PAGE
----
Not long ago, smoking meat was unfamiliar to me. I love making barbecue, but smoking was something I didn’t pay a lot of consideration to. Until I realized that offset smokers take the meat flavor to a whole new level.
You can cook the food and add a unique flavor to your meals using wood pellets. So, after hours of watching YouTube and reading every bit of information available on smoking, I finally learned how.
An offset smoker has been my choice for cooking the meat for a couple of years now, and it is amazing. It eliminates the risk of scorching your expensive chicken or brisket and keeps the heat source away from your meat.
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Are Offset Smokers Hard to Use?
Many BBQ enthusiasts find it hard to cook meat on an offset smoker perfectly. This is because they did not master its temperature control and mode of operation, which is very important. An electric smoker is easy to use, as it is simple to operate and master, but once you understand the workings of a charcoal smoker, it is pretty easy as well.
In this article, I will take you through a complete step by step guide on how to use an offset smoker. If you are new to this kind of cooking, let’s start by answering some questions you may have.
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What is an Offset Smoker and How Does It Work?
This is a type of smoker that looks like two barrels, the first and main one is the place where your meat is, and the smaller, a second offset barrel is where the fire is built, also called the firebox.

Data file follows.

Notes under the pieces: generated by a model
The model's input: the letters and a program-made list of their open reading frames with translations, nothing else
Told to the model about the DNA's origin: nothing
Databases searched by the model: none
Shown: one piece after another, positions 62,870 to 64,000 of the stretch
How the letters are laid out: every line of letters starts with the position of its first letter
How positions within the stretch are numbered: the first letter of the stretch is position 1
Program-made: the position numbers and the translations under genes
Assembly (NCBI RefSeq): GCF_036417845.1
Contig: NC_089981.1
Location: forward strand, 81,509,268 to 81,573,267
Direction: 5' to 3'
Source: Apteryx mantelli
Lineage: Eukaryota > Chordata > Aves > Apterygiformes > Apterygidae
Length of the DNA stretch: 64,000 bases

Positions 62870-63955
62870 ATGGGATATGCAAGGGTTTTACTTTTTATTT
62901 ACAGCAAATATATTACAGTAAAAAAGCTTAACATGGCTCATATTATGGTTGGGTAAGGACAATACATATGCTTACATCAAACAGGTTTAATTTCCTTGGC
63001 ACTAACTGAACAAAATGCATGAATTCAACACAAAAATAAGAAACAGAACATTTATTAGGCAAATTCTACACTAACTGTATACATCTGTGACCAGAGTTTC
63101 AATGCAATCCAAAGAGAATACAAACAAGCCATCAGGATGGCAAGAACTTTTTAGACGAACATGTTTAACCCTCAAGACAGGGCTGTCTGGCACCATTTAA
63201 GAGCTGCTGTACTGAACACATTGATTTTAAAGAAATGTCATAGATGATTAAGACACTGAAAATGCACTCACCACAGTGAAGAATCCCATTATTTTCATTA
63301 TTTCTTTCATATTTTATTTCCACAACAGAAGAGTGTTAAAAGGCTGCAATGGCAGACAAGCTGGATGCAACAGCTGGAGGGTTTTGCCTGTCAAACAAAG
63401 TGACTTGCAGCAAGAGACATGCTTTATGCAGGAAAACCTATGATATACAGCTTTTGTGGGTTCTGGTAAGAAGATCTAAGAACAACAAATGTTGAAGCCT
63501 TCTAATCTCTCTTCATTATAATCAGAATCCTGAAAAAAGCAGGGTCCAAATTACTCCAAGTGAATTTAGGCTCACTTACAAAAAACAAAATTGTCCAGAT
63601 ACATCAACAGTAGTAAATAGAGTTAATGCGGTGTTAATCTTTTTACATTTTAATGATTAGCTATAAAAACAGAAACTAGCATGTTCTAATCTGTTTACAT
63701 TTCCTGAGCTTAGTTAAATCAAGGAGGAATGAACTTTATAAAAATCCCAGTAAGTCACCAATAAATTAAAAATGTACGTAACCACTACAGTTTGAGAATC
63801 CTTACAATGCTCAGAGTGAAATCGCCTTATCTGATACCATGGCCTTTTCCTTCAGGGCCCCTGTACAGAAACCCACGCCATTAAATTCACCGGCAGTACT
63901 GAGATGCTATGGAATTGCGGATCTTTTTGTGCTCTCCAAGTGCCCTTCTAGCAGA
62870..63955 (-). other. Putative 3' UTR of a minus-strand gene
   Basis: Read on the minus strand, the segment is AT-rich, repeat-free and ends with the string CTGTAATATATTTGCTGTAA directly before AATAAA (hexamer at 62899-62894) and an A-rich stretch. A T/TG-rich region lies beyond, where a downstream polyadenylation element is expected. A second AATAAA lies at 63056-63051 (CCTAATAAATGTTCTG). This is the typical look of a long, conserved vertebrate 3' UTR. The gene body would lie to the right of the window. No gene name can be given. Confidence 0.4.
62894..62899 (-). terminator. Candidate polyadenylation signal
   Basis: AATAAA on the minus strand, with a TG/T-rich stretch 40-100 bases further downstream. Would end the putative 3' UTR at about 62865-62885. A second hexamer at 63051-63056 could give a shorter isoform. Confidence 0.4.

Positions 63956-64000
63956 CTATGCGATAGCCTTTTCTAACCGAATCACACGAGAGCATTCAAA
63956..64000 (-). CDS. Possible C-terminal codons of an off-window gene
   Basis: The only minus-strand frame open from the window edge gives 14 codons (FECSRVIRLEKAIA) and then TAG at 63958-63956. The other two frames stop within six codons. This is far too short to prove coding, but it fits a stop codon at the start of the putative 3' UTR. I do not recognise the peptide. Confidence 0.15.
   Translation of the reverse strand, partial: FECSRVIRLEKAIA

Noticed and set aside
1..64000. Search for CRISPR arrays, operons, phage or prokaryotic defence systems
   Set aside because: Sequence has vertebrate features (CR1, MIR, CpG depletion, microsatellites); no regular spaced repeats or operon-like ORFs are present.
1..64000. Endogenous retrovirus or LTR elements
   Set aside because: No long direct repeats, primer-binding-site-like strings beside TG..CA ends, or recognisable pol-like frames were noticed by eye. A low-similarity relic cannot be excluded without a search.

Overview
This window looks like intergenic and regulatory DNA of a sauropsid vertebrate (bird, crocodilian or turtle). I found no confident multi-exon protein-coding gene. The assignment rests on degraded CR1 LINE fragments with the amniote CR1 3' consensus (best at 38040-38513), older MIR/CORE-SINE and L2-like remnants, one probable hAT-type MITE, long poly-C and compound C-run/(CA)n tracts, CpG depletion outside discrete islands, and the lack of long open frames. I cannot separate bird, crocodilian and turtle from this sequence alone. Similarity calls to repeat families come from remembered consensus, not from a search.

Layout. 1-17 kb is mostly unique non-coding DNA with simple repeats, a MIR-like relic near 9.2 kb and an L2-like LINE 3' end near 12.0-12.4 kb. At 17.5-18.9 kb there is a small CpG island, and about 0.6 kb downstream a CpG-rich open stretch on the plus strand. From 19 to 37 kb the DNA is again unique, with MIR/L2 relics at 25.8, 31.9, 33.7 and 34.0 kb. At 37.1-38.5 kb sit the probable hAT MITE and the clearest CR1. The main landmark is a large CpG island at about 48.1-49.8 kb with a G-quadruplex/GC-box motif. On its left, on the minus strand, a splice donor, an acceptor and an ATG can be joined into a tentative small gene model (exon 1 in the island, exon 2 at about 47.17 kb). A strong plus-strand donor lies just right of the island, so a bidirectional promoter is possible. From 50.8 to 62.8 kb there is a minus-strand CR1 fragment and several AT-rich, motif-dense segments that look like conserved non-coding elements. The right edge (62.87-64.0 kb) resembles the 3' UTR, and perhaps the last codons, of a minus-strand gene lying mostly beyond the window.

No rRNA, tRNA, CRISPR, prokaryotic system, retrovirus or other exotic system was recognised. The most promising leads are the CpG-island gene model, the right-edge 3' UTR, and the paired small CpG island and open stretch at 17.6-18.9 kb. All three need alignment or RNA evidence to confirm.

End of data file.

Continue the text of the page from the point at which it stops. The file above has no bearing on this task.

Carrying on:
Offset smokers have been used in cooking for a long time, although there are different design variants, the basics are the same. The construction of an offset smoker (often called horizontal smoker, the offset barrel smoker or stick burner) is simple.
The cooking chamber is housed in the main barrel and has a hinged lid. On one side is the firebox/offset smoker, positioned a little below the height of the cooking chamber, hence the name ‘offset.’ In some models, the firebox is positioned at the back of the smoker, but a side-mounted firebox is more common.
Can an Offset Smoker Be Used for Grilling?
The cooking chamber of an offset smoker cannot be used specifically for grilling, as the main firebox is not directly located under it.
But it is possible to start a fire under the cooking grill. In many horizontal smokers, grates can be placed atop the firebox, giving your offset smoker the ability to grill.
How to Use an Offset Smoker in 4 Simple Steps
Step 1: Meat Preparation
The first step is the preparation of your meat of choice.
It is advisable to trim surplus fat from your brisket before smoking, leaving just about 1/4-inch layer of fat to lubricate and moisten the brisket as it cooks.
Rub the meat with your seasoning of choice. It often pays off to rub and store it in the refrigerator overnight or at least to allow it to stay on for an hour before cooking so that the meat can absorb the seasoning.
Step 2: Start the Fire
Step 3: Controlling the Heat